I don't to write about this latest horror show of a bill, a bill I won't call a "healthcare bill" because it is whatever the opposite of that is, a bill about not caring about people's health.
I don't want to write about the group of white men who just blithely voted to threaten my health coverage, while making sure to keep their own (taxpayer-funded, government-provided) coverage.
I don't want to write about the stunning hypocrisy -- frankly, that's too generous of a word, as hypocrisy requires some sort of consistently expressed set of values to violate -- of a party that's run on the image of "traditional family values," yet is just fine with defining sexual assault and domestic violence and postpartum depression as "preexisting conditions."
I don't want to write about any of that. It makes me sick, and other, more politically savvy people have already put out plenty of analysis.
What I want to write about is grace.
In 2011, when a doctor first told me that the awful experience I was having might be a mental illness, the diagnosis came as a relief. I am a person of words, a person whose purpose, whose vocation, has always been caught up in a love of words. I write stories, I sing songs, I preach sermons, I love theology -- theo logos, words about God. To hurt without words was, is, terrifying for me. Some people hate the label of a mental illness diagnosis, and I understand the resistance to a simple, narrow label. But me, I was relieved to have words.
There was, I know now, a naivete to my relief. I didn't know, then, that bipolar disorder constituted a "preexisting condition" which would allow insurance companies to categorically deny my applications for coverage. Over and over again.
|Or don't, I'm getting bored with it.|
Of course, my prior indifference to this reality was privilege, plain and simple. The maladies considered to be "preexisting conditions" were -- and are again -- Legion, and innumerable are those possessed of them. I was shielded from this particular thorn in the side until my mid-twenties; most Americans are not so lucky.
I had a brief respite from this under the Affordable Care Act -- which, simultaneously, expanded Medicaid enough so that I was eligible for coverage under it while still a student -- but Congressional Republicans, apparently lacking any real guiding set of values, any real compassion, and secure in their own tax-payer funded, government-provided health care coverage, could not let such a thing stand.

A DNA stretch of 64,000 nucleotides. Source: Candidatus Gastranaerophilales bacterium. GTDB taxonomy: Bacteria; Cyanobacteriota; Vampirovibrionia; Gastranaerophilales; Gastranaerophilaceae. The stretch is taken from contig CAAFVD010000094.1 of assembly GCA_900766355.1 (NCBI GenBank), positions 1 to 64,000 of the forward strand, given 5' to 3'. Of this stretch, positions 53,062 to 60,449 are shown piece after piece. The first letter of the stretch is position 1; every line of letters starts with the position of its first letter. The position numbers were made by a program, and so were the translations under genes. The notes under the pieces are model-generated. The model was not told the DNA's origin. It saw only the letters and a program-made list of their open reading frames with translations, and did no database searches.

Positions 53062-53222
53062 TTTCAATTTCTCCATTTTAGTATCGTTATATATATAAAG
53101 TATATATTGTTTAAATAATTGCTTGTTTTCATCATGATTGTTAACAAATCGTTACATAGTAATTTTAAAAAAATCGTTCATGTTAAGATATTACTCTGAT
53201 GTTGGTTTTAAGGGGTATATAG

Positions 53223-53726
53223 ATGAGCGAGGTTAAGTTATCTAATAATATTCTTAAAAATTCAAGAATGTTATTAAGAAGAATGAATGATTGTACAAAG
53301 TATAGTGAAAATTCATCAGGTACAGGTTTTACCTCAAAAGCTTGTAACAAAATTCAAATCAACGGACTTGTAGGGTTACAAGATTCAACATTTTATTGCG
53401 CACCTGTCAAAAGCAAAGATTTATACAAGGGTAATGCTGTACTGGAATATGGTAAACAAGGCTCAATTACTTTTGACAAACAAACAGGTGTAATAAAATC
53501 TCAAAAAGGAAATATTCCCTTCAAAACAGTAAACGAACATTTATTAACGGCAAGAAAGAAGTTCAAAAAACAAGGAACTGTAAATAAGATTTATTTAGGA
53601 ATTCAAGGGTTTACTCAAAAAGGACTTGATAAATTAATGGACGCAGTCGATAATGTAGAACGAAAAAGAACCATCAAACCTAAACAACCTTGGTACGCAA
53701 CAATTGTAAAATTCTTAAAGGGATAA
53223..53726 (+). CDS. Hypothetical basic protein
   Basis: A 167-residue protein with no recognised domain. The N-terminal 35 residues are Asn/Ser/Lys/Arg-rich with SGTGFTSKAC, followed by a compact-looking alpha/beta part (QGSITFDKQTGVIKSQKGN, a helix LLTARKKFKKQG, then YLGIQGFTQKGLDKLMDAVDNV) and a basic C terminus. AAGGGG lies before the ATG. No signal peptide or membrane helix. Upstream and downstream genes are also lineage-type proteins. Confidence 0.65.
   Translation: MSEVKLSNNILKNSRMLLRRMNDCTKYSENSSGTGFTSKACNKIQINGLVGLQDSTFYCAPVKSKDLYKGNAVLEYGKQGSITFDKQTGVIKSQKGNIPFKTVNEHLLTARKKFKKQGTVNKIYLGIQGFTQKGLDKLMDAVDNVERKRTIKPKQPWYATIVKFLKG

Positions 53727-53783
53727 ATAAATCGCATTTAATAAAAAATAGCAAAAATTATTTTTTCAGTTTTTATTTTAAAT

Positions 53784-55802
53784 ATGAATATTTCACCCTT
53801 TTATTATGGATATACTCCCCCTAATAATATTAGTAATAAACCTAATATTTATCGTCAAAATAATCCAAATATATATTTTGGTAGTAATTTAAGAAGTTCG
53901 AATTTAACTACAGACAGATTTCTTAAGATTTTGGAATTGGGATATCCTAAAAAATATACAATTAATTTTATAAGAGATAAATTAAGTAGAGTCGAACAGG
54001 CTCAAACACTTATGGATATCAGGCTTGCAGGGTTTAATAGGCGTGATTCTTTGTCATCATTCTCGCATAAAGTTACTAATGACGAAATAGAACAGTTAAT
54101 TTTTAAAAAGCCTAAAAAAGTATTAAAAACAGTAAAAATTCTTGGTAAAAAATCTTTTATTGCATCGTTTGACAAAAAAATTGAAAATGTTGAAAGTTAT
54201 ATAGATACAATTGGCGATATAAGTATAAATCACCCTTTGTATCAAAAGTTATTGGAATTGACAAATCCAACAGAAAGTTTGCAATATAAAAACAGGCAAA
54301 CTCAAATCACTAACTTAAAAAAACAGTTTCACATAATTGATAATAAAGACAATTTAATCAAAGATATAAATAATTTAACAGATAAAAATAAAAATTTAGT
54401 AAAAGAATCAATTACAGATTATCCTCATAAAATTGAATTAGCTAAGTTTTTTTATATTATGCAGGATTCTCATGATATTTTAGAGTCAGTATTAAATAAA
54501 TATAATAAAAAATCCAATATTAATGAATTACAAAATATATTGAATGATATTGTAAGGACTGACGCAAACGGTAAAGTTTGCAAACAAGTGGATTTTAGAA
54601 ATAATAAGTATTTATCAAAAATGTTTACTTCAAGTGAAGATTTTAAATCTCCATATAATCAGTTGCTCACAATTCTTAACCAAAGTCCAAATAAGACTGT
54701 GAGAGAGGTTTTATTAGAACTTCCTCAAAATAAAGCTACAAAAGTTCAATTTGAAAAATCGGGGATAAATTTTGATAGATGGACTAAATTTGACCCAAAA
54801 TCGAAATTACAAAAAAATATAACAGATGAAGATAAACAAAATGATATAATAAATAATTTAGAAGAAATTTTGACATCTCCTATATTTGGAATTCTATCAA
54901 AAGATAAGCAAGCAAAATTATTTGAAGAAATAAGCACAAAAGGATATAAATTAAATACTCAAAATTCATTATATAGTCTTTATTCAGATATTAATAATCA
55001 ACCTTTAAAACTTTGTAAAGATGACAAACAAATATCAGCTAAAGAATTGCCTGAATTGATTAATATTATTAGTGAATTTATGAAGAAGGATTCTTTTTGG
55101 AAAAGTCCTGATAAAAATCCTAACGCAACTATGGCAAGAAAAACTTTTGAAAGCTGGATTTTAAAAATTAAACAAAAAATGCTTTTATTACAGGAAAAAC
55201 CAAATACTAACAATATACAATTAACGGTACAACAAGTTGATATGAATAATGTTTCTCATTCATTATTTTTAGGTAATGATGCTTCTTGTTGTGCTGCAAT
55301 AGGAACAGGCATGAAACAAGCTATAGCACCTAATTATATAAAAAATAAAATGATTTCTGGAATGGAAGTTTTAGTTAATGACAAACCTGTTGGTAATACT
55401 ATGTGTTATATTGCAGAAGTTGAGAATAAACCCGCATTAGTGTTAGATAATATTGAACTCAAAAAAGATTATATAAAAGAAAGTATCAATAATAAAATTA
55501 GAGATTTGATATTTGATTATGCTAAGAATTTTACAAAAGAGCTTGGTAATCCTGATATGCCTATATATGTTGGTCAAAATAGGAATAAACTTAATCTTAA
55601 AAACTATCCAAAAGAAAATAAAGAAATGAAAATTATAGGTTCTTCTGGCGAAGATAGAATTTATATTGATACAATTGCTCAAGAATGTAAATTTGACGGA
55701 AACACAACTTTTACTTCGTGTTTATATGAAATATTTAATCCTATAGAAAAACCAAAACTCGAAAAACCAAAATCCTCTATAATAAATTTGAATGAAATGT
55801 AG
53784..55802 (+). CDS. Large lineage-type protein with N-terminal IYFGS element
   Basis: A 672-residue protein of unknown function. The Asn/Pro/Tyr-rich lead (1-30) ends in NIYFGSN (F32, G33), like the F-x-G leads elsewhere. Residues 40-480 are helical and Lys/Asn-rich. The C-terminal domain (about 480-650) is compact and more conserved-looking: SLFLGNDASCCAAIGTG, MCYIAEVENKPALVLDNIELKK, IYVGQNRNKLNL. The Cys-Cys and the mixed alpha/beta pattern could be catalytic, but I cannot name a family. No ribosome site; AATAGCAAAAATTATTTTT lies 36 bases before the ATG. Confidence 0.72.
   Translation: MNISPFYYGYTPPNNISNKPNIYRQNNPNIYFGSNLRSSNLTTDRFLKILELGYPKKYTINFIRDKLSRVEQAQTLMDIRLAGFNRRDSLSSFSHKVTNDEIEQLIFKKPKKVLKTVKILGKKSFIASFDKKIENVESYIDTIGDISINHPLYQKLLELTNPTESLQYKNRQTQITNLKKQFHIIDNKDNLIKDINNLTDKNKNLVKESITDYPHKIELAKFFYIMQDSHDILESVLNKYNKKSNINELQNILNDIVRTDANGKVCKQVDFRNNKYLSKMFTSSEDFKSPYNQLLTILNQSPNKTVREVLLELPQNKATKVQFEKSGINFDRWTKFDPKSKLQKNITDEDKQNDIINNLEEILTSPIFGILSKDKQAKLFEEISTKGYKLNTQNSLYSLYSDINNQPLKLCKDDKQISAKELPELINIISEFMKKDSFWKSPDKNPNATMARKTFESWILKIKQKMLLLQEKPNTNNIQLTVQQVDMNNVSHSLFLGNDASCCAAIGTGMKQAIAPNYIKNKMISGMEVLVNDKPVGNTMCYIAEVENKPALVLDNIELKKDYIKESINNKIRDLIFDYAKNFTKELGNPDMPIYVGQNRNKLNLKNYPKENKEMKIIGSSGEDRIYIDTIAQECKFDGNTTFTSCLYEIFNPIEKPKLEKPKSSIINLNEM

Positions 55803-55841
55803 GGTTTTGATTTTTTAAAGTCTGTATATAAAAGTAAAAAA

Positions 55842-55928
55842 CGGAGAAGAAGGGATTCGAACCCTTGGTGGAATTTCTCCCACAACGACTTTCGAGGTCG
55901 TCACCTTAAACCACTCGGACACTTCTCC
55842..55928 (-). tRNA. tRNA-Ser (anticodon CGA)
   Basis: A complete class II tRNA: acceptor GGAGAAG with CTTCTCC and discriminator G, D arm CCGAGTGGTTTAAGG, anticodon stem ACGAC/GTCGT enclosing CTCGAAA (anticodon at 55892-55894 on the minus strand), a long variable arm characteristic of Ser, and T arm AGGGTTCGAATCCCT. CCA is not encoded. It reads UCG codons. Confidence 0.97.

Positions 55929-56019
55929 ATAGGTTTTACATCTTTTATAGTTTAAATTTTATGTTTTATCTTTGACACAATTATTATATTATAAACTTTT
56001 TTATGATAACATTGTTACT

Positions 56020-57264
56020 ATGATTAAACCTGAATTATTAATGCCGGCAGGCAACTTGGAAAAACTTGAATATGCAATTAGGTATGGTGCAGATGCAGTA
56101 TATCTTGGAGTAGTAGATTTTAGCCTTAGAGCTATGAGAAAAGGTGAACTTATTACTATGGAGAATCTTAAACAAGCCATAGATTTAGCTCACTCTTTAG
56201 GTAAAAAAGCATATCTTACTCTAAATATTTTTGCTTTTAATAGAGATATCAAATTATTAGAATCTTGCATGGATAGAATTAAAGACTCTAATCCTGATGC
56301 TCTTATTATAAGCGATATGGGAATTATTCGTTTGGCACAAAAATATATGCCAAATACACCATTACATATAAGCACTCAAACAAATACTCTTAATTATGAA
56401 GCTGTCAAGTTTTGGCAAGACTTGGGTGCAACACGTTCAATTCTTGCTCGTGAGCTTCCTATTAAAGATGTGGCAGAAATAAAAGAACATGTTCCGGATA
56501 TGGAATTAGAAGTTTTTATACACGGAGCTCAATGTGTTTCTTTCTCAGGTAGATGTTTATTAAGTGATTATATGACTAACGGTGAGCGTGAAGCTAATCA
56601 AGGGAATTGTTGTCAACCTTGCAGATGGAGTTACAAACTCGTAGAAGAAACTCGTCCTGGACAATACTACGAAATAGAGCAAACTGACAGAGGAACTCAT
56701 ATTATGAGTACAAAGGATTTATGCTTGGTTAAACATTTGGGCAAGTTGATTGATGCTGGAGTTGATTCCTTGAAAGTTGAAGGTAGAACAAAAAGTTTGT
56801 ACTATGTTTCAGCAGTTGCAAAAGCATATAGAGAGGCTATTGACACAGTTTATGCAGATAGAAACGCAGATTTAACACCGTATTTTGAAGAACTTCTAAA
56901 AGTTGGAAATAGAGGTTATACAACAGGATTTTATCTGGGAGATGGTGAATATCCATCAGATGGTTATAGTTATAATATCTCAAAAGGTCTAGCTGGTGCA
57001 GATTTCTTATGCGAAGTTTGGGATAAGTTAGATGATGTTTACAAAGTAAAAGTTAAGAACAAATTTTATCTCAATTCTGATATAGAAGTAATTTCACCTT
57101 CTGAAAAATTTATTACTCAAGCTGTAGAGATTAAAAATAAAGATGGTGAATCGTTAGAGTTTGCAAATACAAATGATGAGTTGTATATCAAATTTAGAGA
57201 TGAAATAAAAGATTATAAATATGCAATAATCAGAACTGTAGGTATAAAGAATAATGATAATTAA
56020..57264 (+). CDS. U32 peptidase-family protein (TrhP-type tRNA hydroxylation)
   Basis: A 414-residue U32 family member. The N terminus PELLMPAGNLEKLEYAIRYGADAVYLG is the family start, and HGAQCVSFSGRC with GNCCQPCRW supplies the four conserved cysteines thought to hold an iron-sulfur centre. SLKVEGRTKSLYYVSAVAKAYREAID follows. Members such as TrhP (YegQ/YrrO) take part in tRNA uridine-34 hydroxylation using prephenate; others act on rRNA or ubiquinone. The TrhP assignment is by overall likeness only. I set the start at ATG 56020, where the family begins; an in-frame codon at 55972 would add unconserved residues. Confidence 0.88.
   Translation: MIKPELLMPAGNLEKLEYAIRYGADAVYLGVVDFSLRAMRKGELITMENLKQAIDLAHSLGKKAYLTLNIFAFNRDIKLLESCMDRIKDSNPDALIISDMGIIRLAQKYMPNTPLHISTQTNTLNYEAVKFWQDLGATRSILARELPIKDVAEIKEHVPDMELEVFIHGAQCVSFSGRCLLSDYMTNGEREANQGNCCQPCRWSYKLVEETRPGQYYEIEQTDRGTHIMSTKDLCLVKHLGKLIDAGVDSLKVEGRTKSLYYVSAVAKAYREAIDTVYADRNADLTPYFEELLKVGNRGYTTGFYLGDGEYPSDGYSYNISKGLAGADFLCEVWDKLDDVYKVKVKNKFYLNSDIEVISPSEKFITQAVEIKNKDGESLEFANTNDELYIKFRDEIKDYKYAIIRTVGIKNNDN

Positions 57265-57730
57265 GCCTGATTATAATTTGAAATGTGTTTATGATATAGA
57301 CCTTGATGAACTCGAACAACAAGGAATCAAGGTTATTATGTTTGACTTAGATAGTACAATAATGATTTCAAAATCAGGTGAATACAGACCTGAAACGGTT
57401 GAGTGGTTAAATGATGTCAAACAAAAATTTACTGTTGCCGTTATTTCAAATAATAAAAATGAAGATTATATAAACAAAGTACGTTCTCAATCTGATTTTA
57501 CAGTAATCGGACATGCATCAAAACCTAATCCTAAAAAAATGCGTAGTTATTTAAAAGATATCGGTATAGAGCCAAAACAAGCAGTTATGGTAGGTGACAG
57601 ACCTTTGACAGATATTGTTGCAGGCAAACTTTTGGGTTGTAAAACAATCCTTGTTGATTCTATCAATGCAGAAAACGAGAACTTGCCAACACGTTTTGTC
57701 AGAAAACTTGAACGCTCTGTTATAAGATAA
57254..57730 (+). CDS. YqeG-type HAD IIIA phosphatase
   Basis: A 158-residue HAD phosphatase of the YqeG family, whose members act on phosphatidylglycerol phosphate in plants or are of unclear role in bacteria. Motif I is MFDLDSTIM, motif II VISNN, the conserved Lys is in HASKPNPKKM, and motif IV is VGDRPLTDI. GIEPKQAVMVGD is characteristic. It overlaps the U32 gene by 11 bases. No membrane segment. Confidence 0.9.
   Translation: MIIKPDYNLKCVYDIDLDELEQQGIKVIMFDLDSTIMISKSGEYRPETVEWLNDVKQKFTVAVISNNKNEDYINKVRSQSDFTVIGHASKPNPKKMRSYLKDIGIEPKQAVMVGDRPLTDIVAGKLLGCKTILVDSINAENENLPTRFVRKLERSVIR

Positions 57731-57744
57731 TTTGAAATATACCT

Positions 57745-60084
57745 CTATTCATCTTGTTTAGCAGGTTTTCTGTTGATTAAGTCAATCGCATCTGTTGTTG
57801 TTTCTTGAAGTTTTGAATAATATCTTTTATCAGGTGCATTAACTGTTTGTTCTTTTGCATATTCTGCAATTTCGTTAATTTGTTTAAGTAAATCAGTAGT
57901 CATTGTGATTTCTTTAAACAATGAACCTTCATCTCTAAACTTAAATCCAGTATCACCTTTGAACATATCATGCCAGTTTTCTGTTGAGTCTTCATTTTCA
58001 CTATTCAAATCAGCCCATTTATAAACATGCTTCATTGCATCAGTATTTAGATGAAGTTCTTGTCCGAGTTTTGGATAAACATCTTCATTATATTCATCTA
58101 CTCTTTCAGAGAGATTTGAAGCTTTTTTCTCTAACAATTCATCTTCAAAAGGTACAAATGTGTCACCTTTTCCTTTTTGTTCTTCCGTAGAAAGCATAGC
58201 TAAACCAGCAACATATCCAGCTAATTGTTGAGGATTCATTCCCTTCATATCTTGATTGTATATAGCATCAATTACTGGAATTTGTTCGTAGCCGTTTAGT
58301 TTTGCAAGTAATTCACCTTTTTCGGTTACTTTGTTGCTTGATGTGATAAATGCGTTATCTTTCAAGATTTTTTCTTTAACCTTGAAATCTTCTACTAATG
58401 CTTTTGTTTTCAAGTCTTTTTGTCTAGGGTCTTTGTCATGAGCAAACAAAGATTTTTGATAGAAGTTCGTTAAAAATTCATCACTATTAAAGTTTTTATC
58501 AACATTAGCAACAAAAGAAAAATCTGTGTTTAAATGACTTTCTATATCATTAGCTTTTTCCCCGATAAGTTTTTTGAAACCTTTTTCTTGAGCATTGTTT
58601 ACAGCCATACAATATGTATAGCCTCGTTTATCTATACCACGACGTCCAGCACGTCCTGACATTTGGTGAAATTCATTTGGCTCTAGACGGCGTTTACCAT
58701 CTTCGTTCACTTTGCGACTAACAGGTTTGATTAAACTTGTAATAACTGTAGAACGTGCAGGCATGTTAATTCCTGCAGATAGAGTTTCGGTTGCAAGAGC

But I don't want to write about that.
I want to write about grace.
Grace is the welcoming, the reconciling, the transforming love of God.
Grace is a preexisting condition.
Grace is prior to what we do and what we say.
Before bipolar disorder. Before words -- words about politics, words about mental illness, words about me. Before me. Grace is.
Grace creates us, grace forms us, grace breathes life into us. Grace is the original intention, the creative and unitive force, that goes before...everything.
We are breathed, formed, by grace. Nothing to be done about that. But what we can do, what we are in fact quite stunningly capable of doing, is getting in the way of grace, restricting and blocking the channels by which divine love flows in and through us.
Here's some ways to do that:
We can refuse to listen to people who are sick and suffering, people struggling with cancer and with mental illness and with diabetes. That is a way to block grace.
We can refuse to listen to the stories of those who have been sexually assaulted, raped, abused. That is a way to block grace.
We can shut down our inherent capacity for empathy and connection, can see people as problems to be solved, sickness as personal failure, suffering as moral inferiority. That is a way to block grace.
But people are not problems. Sickness is not failure. Suffering is not immorality.
When we cut off grace -- when we purposely block the preexisting rhythms of creation and compassion -- that is a problem. That is a failure. That is immorality.
That is sin.
Grace is a preexisting condition. Choosing to hurt people, to reject people's story, to refuse care for people -- that's a choice. That's us. We do that.
But we don't have to. We could make different choices. We were made for love, for empathy, for connection, for the sharing of stories. That's what we were intended for.
Because grace came first.
Perhaps Congress should remember that. Perhaps they should remember that their actions will be weighed on a cosmic scale. But my faith isn't in Congress, that is for damn sure.
In the beginning, before words, there was the Word, and the Word was Love. Grace is a preexisting condition.
If you found this post to be helpful, or inspiring, or interesting, then you might want to know that I'm working on a book that touches on a lot of these themes. It's called Christ on the Psych Ward, and you can find out more about it and pre-order it by visiting this page.